To buy a house these days, home buyers need more than good credit — they need great credit, according to a new survey from the National Association of Realtors.
If lenders were only a little less picky, home sales and jobs could increase dramatically, according to the professional association.
The Office of the Comptroller of the Currency divides creditworthiness into three categories: prime borrowers, whose FICO credit scores are 660 and above, Alt-A borrowers with FICO scores between 620 and 659 and subprime borrowers, whose FICO scores are below 620.
Last month, 53 percent of mortgage loans went to borrowers with credit scores above 740, according to the realtors group. Meanwhile, the average FICO score for borrowers denied an FHA loan last May was 669.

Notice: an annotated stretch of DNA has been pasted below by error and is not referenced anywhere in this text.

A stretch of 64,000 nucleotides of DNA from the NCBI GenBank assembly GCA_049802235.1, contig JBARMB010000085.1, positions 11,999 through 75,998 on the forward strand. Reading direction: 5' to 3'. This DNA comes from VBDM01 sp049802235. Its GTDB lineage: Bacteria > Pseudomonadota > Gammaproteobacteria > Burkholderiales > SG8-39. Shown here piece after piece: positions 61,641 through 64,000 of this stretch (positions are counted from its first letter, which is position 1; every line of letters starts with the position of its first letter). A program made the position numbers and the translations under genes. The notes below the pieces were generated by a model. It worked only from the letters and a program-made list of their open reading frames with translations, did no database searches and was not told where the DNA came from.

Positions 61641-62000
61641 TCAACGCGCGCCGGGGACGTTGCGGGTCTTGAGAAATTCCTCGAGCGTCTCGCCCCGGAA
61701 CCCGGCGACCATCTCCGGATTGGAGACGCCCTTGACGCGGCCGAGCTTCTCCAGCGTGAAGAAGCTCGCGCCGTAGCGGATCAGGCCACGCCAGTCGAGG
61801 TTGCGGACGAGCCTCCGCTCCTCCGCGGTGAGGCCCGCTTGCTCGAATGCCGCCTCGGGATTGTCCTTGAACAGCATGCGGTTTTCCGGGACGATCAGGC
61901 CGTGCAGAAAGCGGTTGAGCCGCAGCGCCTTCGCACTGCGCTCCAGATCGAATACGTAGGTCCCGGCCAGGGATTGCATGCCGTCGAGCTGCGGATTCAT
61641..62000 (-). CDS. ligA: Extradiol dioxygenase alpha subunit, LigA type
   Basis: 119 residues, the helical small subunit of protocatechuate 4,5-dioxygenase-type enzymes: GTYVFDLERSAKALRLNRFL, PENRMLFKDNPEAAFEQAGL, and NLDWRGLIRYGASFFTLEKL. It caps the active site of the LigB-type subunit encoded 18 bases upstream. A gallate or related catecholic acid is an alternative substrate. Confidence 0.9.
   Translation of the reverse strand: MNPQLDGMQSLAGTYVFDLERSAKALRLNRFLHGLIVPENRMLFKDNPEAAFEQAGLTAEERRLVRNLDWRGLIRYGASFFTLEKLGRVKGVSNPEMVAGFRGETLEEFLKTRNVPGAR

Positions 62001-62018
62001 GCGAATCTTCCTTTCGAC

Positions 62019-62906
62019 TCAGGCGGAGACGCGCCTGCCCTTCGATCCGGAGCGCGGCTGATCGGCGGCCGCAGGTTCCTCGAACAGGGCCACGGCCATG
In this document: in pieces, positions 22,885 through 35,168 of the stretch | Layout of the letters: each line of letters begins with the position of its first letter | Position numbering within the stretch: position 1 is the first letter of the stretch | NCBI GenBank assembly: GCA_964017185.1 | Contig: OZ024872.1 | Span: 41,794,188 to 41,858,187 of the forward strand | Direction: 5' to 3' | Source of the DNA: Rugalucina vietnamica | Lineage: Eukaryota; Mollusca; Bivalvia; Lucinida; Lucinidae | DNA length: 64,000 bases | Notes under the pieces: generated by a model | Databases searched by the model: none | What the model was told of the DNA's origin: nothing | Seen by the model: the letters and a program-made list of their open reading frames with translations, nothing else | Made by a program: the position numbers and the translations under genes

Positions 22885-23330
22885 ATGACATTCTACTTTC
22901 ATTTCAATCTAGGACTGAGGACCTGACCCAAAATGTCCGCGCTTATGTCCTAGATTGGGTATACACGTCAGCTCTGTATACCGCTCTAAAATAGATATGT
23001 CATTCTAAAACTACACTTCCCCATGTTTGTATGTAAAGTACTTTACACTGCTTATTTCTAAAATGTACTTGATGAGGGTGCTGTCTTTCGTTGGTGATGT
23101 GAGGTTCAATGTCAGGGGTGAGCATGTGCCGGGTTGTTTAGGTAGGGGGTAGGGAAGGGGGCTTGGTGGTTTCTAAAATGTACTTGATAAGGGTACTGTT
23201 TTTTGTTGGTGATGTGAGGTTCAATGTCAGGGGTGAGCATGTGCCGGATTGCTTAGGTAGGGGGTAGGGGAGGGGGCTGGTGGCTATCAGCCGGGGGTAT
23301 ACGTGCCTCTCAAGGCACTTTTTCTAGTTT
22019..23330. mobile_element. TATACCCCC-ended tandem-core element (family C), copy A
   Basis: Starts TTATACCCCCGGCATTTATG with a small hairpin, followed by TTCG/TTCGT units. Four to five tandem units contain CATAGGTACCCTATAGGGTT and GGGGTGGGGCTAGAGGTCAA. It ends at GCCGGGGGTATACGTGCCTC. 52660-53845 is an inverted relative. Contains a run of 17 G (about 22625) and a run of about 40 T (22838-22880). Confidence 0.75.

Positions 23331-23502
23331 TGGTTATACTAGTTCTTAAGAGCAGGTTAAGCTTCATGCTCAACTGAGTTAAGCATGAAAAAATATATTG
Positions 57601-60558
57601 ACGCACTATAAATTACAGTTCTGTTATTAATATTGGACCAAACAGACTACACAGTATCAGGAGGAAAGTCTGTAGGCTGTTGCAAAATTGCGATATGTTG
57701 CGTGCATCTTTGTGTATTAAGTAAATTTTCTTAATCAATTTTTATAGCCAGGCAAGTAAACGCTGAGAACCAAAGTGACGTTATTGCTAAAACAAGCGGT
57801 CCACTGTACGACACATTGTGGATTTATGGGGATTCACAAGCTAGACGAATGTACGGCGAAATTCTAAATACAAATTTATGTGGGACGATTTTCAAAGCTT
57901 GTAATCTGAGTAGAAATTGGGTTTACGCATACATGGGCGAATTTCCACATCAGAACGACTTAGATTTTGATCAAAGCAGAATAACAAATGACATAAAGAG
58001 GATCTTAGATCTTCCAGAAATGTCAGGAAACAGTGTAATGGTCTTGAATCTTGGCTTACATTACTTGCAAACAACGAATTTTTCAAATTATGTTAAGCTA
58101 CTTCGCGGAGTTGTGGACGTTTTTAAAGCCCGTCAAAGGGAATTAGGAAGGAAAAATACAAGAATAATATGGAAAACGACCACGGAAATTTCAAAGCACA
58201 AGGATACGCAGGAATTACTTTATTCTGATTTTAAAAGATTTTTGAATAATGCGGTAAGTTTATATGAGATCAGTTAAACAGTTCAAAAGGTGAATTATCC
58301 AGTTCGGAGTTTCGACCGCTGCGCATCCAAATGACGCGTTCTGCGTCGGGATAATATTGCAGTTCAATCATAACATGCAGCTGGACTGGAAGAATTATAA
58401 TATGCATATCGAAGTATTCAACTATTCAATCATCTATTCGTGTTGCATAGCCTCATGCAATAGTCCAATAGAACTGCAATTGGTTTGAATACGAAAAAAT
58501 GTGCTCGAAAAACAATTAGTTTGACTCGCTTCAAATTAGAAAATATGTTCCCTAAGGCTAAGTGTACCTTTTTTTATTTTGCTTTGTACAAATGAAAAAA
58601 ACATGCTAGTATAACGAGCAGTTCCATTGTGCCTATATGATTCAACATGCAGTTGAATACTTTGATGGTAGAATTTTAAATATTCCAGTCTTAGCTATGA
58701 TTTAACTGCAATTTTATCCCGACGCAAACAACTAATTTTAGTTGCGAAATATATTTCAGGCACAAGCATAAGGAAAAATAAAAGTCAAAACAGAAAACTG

“There is an unnecessarily high level of risk aversion among mortgage lenders and regulators,” said NAR Chief Economist Lawrence Yun in a release. Yun urged a return to lending standards in force before the recent boom and bust in the housing market. Certainly, the association’s members would benefit if home sales picked up.
According to Yun, re-examining regulatory rules to allow more relaxed, “sensible lending standards” could lead to 500,000 to 700,000 additional home sales in the coming year and 250,000 to 350,000 jobs in related trades and services.